How do I treat a diseased apple tree?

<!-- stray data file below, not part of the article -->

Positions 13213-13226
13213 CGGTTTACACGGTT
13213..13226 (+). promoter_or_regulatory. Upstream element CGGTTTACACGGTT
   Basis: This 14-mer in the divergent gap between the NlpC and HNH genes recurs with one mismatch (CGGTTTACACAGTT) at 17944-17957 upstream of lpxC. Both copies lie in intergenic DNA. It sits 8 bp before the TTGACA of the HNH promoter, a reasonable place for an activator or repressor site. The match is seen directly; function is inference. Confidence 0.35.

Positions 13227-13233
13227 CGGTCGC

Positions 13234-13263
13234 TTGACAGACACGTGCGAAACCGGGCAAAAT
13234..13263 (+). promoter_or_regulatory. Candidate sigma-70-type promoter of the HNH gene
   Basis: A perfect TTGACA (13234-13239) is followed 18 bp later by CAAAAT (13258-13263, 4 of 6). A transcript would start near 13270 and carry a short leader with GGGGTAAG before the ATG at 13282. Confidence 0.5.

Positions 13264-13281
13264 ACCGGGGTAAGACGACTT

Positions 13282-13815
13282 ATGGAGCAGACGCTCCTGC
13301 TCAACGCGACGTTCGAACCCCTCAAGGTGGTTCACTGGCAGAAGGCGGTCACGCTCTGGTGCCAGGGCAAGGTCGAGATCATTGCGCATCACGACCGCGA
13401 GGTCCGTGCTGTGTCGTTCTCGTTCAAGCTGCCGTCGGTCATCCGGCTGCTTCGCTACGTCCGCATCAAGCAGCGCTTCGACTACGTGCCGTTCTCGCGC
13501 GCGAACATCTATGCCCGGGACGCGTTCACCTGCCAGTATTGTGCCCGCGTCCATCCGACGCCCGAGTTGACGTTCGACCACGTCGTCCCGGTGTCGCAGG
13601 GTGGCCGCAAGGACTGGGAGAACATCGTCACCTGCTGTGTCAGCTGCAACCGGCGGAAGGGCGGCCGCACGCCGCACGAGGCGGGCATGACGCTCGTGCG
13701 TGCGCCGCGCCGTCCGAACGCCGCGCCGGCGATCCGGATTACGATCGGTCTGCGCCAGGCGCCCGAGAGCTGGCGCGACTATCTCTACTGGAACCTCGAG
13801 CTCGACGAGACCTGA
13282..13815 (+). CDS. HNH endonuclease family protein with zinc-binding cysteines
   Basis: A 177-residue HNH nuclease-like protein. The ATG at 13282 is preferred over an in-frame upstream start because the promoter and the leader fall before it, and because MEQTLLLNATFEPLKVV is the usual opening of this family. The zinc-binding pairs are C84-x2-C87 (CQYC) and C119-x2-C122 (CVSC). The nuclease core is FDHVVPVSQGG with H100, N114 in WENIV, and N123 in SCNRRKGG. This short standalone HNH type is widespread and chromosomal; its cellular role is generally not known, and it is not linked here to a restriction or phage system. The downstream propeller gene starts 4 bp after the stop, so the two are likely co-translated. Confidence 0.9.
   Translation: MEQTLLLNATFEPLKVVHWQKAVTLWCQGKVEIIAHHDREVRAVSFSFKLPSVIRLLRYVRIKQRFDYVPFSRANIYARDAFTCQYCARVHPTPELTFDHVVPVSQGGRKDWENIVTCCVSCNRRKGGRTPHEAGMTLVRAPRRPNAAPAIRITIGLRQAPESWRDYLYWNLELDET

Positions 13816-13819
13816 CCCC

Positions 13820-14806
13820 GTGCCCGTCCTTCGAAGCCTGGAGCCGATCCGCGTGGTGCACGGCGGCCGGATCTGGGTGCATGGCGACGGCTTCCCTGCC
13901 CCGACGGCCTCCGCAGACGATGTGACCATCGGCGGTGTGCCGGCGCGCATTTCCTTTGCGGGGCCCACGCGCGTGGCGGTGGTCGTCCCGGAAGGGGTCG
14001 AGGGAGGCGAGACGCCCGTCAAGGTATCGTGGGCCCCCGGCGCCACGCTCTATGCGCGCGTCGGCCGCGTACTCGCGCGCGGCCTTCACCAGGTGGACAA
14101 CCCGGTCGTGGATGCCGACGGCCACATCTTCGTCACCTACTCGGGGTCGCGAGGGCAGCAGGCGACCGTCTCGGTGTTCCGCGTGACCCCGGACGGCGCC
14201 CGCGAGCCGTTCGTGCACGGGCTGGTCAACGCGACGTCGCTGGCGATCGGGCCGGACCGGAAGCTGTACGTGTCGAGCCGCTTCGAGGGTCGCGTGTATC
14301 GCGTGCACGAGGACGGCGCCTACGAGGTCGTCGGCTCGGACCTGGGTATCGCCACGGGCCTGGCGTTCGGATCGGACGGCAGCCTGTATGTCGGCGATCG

Jim, you may have two things going on with your tree. First, usually apple trees are alternate bearers, as was indicated in the past. The fact that it bore, atypically, every year recently could indicate that it is under stress and is trying to reproduce itself quick before it expires, which sometimes happens in nature. But maybe it isn't under stress and just needs a year to take a breather! Therefore it might have pollinated but didn't feel it could support the apples. Another reason could be that the tree has borers and didn't have enough nutrition to support the apples. Check for oozing on the trunk. If this is the case, dig into the holes, see if there might be a little caterpiller in there, and in any event, spray with general insectide (while wearing gloves and mask) and plug up the hole with something to keep the insecticide in there. You could also give the tree a light feeding of 5-10-5 in the early spring (Not now...might encourage new growth soon that will be killed by the winter.) The leaf problem is probably some kind of fungal issue. A good source for the type is to google: apple tree diseases and click on gallery of plant diseases from West Virginia U. The very damp weather in the spring often contributes to these diseases. There is no treatment now except to be sure you pick up the dead or fallen leaves as soon as they fall. In the spring you can send a sample of the leaf problem if you see it again, to Penn State. Contact us again for the address. (Free diagnosis). If you spray for apple fungus it is an intensive program.